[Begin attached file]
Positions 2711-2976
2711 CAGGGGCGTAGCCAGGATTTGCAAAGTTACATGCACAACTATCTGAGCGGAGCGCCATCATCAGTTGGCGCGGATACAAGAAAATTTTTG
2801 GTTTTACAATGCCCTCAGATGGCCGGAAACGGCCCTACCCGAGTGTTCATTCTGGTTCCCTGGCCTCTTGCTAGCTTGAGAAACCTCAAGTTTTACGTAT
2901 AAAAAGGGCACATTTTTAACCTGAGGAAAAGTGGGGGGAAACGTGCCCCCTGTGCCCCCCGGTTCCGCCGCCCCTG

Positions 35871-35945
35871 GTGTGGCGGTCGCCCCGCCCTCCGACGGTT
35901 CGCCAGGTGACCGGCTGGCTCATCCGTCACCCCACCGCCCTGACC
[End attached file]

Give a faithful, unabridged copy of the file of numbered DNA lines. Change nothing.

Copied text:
Positions 2711-2976
2711 CAGGGGCGTAGCCAGGATTTGCAAAGTTACATGCACAACTATCTGAGCGGAGCGCCATCATCAGTTGGCGCGGATACAAGAAAATTTTTG
2801 GTTTTACAATGCCCTCAGATGGCCGGAAACGGCCCTACCCGAGTGTTCATTCTGGTTCCCTGGCCTCTTGCTAGCTTGAGAAACCTCAAGTTTTACGTAT
2901 AAAAAGGGCACATTTTTAACCTGAGGAAAAGTGGGGGGAAACGTGCCCCCTGTGCCCCCCGGTTCCGCCGCCCCTG

Positions 35871-35945
35871 GTGTGGCGGTCGCCCCGCCCTCCGACGGTT
35901 CGCCAGGTGACCGGCTGGCTCATCCGTCACCCCACCGCCCTGACC